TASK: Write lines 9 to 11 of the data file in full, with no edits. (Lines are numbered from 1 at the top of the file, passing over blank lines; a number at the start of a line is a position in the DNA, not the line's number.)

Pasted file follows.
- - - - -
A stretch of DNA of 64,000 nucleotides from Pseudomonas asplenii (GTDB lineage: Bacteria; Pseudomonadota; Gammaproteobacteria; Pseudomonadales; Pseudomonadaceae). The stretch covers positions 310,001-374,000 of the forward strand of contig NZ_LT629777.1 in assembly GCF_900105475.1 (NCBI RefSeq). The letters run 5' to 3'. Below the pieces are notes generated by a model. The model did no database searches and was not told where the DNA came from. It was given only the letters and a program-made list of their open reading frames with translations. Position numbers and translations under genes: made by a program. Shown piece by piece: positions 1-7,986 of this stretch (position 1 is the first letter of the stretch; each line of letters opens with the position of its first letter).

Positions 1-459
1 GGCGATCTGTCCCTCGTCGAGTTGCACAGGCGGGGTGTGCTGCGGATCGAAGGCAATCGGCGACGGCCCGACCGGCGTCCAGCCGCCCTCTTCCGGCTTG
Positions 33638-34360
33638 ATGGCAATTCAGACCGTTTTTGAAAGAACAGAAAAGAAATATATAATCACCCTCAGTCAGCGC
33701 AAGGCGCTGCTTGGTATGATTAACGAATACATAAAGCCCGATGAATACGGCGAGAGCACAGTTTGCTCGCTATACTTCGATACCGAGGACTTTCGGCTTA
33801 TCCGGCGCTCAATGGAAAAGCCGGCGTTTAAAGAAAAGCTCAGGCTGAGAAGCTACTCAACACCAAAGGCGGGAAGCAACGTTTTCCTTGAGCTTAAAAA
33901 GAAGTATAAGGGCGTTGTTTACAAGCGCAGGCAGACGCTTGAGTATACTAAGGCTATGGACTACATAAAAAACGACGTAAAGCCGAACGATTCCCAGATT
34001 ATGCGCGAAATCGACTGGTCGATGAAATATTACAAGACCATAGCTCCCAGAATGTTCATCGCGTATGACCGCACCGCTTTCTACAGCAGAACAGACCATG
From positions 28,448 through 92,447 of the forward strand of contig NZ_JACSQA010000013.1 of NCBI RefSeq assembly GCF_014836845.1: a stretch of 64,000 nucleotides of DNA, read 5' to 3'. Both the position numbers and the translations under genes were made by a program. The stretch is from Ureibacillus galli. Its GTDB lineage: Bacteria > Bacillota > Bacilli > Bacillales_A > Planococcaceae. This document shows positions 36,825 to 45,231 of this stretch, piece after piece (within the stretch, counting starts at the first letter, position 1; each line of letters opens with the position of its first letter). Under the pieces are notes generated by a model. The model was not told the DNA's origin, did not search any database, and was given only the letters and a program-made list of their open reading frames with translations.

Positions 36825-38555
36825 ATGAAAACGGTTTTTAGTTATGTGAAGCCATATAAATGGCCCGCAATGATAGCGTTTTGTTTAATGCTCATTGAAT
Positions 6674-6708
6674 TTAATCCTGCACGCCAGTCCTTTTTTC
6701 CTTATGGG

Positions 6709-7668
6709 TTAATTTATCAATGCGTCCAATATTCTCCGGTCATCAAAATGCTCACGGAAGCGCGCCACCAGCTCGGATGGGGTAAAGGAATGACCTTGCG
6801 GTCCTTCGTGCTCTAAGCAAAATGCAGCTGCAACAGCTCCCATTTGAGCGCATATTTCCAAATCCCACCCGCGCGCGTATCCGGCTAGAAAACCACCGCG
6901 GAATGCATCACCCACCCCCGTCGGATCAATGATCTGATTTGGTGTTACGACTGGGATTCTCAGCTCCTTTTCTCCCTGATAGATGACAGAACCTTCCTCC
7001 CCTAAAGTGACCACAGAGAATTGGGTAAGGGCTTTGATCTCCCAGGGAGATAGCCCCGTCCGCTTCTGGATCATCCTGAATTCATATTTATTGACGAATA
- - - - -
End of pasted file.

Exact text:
34001 ATGCGCGAAATCGACTGGTCGATGAAATATTACAAGACCATAGCTCCCAGAATGTTCATCGCGTATGACCGCACCGCTTTCTACAGCAGAACAGACCATG
From positions 28,448 through 92,447 of the forward strand of contig NZ_JACSQA010000013.1 of NCBI RefSeq assembly GCF_014836845.1: a stretch of 64,000 nucleotides of DNA, read 5' to 3'. Both the position numbers and the translations under genes were made by a program. The stretch is from Ureibacillus galli. Its GTDB lineage: Bacteria > Bacillota > Bacilli > Bacillales_A > Planococcaceae. This document shows positions 36,825 to 45,231 of this stretch, piece after piece (within the stretch, counting starts at the first letter, position 1; each line of letters opens with the position of its first letter). Under the pieces are notes generated by a model. The model was not told the DNA's origin, did not search any database, and was given only the letters and a program-made list of their open reading frames with translations.

Positions 36825-38555